United States • Covid-19 • Mar 24, 2020
29,000+ papers on COVID-19 made available for AI
The new dataset is the most extensive collection of machine-readable literature on novel coronavirus to date.
Scientists and tech-leaders from five of the leading American organisations such as National Institute of Health’s National Library of Medicine (NIHNLM), Microsoft, and Chan Zuckerberg Initiative have collaborated to release an open dataset of nearly 30,000 scientific articles hoping that artificial intelligence (AI) experts might be able to use the data to help combat the spread of COVID-19 infections. The dataset will be made machine-readable so that AI can easily grasp the information.
The CORD-19 dataset, short for COVID-19 Open Research Data set, was released after the Trump administration urged the tech community to engage AI to combat the pandemic. “Decisive action from America’s science and technology enterprise is critical to prevent, detect, treat, and develop solutions to COVID-19,” said Michael Kratsios, U.S. Chief Technology Officer, at a White House press meeting.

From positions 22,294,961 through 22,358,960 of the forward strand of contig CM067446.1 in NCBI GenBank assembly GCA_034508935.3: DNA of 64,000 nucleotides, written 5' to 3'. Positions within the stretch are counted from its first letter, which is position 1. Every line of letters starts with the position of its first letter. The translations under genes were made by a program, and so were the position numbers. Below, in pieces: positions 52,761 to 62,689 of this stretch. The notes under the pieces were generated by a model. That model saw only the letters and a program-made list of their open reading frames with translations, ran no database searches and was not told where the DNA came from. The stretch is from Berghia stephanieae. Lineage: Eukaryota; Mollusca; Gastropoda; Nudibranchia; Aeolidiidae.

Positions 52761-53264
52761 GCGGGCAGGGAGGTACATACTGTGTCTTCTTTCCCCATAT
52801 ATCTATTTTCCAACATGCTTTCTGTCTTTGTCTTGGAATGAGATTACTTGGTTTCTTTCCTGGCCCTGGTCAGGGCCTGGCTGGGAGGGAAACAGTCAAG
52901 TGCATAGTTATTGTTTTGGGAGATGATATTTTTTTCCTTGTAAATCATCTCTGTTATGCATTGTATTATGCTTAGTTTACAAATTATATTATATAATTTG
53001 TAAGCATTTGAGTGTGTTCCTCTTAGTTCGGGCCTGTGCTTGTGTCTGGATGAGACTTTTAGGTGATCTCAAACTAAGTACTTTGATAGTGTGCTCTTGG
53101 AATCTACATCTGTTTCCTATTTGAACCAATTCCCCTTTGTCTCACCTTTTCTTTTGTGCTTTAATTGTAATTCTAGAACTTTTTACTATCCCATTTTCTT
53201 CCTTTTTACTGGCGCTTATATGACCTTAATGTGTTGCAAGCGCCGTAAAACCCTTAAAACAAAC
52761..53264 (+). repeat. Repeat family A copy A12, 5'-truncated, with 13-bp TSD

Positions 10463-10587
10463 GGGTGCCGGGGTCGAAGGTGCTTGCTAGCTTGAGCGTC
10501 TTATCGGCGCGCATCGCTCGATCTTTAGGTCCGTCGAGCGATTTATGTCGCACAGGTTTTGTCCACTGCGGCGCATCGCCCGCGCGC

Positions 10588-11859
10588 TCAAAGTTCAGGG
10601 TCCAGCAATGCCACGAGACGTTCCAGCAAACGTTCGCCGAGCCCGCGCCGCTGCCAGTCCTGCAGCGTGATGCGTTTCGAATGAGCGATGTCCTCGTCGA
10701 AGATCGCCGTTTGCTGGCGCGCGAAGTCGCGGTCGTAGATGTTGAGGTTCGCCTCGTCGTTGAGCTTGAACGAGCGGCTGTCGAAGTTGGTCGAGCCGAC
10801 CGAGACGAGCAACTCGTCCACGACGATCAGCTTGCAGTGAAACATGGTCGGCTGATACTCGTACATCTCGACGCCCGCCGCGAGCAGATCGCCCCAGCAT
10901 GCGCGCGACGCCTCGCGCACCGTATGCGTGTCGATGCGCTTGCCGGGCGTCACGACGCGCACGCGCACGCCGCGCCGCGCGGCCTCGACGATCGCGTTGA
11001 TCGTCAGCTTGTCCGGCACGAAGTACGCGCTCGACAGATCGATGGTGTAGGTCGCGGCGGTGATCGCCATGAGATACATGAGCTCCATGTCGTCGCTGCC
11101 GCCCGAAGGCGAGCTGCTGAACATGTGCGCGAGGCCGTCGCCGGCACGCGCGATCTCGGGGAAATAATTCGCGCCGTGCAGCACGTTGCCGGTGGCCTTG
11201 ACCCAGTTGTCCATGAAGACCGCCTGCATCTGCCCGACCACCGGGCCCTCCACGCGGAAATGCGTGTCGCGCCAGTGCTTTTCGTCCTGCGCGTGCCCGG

While the dataset is reported to be the most extensive of its’ kind, currently only 13,000 articles are machine-readable. The dataset was released in the hopes of spurring America’s AI experts to “develop new techniques for mining data and text that could help answer some of the most pressing questions about the novel coronavirus and the disease it causes,” as reported by Stat News.
The five American organisations will be collaborating to leverage their strengths to make CORD-19 completely machine-readable and accessible to the broader scientific community. The NIHMLM has provided the literature content that was transformed into the machine-readable format by Allen Institute for AI and curated by Microsoft’s literature curation tools. The Chan Zuckerberg Initiative provided access to articles that have been posted on preprint servers but not yet peer-reviewed. Georgetown University’s Centre for Security and Emerging Technology coordinated the initiative. The dataset was created on the request of the White House’s Office of Science and Technology Policy.
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